A new research suggests that yoga, “a Hindu spiritual and ascetic discipline, a part of which, including breath control, simple meditation, and the adoption of specific bodily postures, is widely practised for health and relaxation,” may be a good way to protect against heart disease, particularly for those who cannot endure vigorous exercise. A review of 37 studies in the Netherlands involving nearly 3,000 people found that yoga was independently linked to a lowering of heart risk factors such as high blood pressure and cholesterol.
There are lots of different types of yoga—tantric, Hatha and Ashtanga, to name a few but most are not strenuous enough to count towards the 150 minutes of moderate-intensity aerobic activity some health experts say is required to give the heart and lungs a workout.
Myriam Hunink, from Erasmus University Medical Center in Rotterdam, Netherlands, set out to investigate what effect, if any, yoga might have on heart health. Compared with no exercise, yoga had significant benefits. It was linked to a lower risk of obesity, high blood pressure and raised cholesterol, the European Journal of Preventive Cardiology reports. When compared with other types of exercise, such as brisk walking or jogging, yoga was no better or worse based on the same measures of heart risk.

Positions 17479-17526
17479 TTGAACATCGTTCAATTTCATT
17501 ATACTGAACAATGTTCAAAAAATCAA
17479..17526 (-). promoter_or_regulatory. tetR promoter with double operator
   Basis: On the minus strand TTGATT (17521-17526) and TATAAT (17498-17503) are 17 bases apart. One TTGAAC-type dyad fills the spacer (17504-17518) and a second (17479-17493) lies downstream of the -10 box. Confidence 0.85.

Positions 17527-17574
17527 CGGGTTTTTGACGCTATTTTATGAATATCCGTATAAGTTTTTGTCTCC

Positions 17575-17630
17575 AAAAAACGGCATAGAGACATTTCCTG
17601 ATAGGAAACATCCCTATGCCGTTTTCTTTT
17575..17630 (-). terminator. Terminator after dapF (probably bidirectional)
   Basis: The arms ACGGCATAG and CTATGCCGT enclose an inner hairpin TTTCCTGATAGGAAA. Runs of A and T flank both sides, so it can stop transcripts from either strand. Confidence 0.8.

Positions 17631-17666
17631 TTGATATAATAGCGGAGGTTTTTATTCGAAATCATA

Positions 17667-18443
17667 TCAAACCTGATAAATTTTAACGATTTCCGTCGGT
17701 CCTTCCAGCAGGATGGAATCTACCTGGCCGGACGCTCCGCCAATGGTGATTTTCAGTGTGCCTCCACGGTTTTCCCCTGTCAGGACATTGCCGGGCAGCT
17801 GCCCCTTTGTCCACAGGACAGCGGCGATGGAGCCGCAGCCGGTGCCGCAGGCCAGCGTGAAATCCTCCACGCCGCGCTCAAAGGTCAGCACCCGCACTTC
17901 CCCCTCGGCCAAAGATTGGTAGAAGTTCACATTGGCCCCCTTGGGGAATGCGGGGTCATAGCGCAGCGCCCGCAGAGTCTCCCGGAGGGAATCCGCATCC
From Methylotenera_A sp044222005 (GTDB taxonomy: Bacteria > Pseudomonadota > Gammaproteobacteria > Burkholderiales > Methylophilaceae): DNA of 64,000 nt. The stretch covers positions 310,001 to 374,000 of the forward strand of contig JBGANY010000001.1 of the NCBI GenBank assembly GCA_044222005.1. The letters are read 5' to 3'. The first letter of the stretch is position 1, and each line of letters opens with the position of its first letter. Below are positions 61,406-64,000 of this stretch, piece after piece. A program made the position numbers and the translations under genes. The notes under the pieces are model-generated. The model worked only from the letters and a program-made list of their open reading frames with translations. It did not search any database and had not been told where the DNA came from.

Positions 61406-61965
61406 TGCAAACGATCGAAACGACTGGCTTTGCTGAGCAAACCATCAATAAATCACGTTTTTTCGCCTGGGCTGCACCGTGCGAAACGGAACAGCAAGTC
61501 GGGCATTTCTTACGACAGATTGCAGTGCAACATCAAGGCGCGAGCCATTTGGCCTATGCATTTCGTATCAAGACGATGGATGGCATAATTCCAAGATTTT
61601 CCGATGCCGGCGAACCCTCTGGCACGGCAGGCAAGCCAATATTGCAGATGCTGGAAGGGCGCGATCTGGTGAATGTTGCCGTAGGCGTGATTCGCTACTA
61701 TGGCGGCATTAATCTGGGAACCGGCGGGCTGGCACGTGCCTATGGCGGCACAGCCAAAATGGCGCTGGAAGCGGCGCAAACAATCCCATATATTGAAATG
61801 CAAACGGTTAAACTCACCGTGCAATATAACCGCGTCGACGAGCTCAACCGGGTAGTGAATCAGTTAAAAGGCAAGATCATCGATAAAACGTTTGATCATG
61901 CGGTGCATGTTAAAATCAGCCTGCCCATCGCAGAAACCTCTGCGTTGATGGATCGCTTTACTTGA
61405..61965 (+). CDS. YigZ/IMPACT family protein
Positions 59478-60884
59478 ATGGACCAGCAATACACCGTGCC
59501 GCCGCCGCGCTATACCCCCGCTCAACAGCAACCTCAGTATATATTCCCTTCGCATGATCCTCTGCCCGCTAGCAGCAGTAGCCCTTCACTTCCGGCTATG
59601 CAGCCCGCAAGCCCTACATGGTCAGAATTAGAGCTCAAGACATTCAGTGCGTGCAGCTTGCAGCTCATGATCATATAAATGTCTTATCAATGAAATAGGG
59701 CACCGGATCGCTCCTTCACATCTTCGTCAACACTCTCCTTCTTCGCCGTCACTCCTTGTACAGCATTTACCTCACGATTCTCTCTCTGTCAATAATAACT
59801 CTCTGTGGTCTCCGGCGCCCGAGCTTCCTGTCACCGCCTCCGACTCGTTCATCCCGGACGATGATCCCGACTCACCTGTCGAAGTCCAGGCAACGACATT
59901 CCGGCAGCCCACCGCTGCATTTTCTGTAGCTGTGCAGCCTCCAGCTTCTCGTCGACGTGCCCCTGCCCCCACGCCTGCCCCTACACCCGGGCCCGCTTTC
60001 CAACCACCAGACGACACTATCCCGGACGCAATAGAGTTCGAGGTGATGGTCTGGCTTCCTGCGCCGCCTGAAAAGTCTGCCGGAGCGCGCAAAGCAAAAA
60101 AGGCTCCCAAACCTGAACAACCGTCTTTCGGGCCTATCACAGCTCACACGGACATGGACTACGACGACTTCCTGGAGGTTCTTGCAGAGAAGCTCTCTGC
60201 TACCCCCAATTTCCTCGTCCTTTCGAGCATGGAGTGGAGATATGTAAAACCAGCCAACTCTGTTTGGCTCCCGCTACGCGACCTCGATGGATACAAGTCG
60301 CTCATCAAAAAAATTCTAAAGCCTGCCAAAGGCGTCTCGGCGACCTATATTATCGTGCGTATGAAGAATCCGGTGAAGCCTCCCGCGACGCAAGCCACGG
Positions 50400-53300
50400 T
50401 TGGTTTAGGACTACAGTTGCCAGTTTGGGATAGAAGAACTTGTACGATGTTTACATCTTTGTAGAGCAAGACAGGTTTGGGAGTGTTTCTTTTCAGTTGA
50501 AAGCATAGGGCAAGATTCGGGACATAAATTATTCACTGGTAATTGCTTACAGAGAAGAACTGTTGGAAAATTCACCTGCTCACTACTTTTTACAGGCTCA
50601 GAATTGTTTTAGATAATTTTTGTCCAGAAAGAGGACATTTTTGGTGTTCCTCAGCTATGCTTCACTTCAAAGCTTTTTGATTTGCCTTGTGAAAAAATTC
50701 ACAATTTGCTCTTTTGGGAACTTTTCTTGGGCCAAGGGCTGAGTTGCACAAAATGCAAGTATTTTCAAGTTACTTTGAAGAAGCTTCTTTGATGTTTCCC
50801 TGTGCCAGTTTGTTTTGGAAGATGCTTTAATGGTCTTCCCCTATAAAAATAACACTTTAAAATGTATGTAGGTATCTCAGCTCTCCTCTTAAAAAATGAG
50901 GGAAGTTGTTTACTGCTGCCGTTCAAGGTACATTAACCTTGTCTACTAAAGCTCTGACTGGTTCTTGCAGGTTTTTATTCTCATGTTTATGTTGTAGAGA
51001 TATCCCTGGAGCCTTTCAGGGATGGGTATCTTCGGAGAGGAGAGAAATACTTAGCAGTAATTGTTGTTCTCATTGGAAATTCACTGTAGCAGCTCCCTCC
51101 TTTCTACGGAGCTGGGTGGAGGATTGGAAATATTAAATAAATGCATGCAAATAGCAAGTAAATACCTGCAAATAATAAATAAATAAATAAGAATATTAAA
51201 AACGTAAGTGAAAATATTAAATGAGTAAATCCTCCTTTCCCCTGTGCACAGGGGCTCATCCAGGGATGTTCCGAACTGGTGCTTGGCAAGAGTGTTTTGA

“These results indicate that yoga is potentially very useful and in my view worth pursuing as a risk improvement practice,” Hunink said.
Maureen Talbot, senior cardiac nurse at the British Heart Foundation, said the benefits could be due to working the muscles and breathing, which can bring more oxygen into the body, leading to lower blood pressure. But she added that “a larger study is recommended though to assess the effects of yoga more fully.”
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